September 5, 1918: "The big forest fire that started in brush in the Carberry Creek-Stevens peak section several days ago, has spread into huge proportions and reached heavy timber. It has spread in length as far as Swan Valley which is 8 to 10 miles west from Stevens Peak. The lookout at the peak, who was forced to flee when the fire started and spread so fast, and who returned to the station later, telephoned today that the peak was surrounded on all sides by fire and that he could not get away if he wanted. He has supplies and of course is now in no danger because of the fire in its rush having burned over everything in the vicinity of the peak." (Mail Tribune)
July 12, 1933 Panorama photos taken By: Albert Arnst & Reino Sarlin
September 12, 1933: "The Camp Applegate CCC's started work on the Steve's Peak lookout." (Medford Mail Tribune)
Siskiyou National Forest - 41S-6W-1
May 1940: "Provides seen area and, primarily, suppression coverage in the SE corner of the district. Lightning is the only risk. In general, Bolan Peak provides adequate detection but cannot see an area covered by this point. Should usually be needed only for a restricted period." (Plans, Guard Placement, Siskiyou National Forest)
Siskiyou National Forest - 39S-9W-1
November 1931: "After our heavy storm we are trying to catch up on our improvement work as we are getting a rest on fires. The Tennessee Mountain road and telephone line are now under construction, when road and line are completed we will have an Emergency Lookout that will be of great value during times of poor visibility and in the spring before other lookouts are on." (The Siskiyou Bulletin)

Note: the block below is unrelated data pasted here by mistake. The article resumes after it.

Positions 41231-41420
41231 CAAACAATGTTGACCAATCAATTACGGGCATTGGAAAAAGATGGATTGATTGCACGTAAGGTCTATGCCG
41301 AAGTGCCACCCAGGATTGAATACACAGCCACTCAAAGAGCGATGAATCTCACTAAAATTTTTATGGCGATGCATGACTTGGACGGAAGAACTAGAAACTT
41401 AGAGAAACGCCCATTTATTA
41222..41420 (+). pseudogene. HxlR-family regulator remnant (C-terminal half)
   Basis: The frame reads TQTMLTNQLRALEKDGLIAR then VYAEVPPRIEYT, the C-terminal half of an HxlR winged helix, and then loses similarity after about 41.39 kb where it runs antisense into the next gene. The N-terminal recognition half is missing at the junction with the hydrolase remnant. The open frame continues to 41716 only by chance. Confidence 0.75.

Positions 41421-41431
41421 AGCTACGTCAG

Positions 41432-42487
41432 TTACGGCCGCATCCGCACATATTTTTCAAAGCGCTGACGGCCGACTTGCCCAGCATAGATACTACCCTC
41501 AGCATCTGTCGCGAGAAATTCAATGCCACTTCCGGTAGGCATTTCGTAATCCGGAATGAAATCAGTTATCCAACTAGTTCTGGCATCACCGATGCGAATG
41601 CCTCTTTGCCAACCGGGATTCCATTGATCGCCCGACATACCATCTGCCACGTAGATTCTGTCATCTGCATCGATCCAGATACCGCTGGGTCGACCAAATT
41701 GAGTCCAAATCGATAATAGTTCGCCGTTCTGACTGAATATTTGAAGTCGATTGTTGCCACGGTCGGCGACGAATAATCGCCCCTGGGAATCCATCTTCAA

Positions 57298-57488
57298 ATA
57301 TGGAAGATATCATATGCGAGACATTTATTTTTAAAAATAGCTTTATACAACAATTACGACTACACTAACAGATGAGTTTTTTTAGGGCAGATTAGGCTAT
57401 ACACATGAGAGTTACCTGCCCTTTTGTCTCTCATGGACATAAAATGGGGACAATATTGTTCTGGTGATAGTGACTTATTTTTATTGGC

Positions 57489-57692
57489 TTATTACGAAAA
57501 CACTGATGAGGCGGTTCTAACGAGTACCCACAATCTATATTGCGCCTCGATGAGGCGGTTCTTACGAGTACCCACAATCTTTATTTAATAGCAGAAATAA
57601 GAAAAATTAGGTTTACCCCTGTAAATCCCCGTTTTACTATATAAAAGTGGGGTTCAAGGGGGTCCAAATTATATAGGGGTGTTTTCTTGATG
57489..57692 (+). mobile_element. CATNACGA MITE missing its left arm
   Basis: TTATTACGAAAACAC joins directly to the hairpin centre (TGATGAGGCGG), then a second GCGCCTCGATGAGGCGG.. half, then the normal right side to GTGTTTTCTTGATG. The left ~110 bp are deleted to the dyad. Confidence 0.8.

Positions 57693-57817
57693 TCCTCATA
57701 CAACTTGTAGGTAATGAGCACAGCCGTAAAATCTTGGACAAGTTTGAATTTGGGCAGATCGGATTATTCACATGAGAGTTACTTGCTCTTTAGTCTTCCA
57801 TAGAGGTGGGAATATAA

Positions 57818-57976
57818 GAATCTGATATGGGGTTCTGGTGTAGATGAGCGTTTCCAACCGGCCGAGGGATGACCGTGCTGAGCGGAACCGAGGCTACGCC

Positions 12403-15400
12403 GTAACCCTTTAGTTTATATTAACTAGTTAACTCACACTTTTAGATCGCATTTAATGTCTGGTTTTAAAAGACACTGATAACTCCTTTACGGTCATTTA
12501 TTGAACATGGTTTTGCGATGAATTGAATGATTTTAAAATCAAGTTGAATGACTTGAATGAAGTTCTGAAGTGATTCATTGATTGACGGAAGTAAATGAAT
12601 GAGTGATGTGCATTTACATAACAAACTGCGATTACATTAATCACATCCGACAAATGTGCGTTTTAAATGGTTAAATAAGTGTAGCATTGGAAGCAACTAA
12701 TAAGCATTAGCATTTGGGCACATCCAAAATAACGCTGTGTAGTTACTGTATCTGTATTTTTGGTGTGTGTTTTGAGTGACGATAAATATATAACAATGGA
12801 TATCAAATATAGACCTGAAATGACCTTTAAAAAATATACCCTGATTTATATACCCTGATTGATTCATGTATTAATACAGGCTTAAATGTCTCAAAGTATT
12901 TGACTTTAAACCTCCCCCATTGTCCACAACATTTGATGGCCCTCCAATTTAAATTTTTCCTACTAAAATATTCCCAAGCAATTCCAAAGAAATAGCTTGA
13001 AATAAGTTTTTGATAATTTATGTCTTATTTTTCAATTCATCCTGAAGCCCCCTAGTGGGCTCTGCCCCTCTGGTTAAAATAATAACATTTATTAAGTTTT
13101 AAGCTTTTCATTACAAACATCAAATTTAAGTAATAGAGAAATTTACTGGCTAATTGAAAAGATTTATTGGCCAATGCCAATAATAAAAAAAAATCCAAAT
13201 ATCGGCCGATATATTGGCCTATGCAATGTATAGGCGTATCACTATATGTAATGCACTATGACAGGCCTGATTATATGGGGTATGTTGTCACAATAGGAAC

June 1932: "On June 9 the Tennessee Lookout saw lightning strike in the vicinity of Merlin, some twenty-five miles away. Six minutes later smoke was picked up where the strike was seen. Guard detection, we claim, helps some on the hour control." (The Siskiyou Bulletin)
July 1932: "The new Tennessee Mountain Lookout station made an excellent place for training the sixteen lookouts who attended the guard school. The fire finder is mounted in the open and has a railed platform surrounding it. Several smokes in Illinois Valley gave the men opportunity to try out their ability at locating and reporting actual fires." (The Siskiyou Bulletin)
April 3, 1934 Panorama photos taken By: James Rittenhouse & Albert Arnst
1937: The road to the lookout, started in 1936, was completed.
May 1940: "Excellent seen area over an area that has a very high expectancy of man-caused fires in the settlements, particularly S and SE or Redwood R.S. Position should be manned very early in the fire season, and past records indicate that it has been so manned. Its suppression coverage is not a factor since this can be well taken care of out of Redwood R.S. Suggested dates are conservative and represent more of an average condition. Opening dates prior to May 15 should be handled by an emergency guard." (Plans, Guard Placement, Siskiyou National Forest)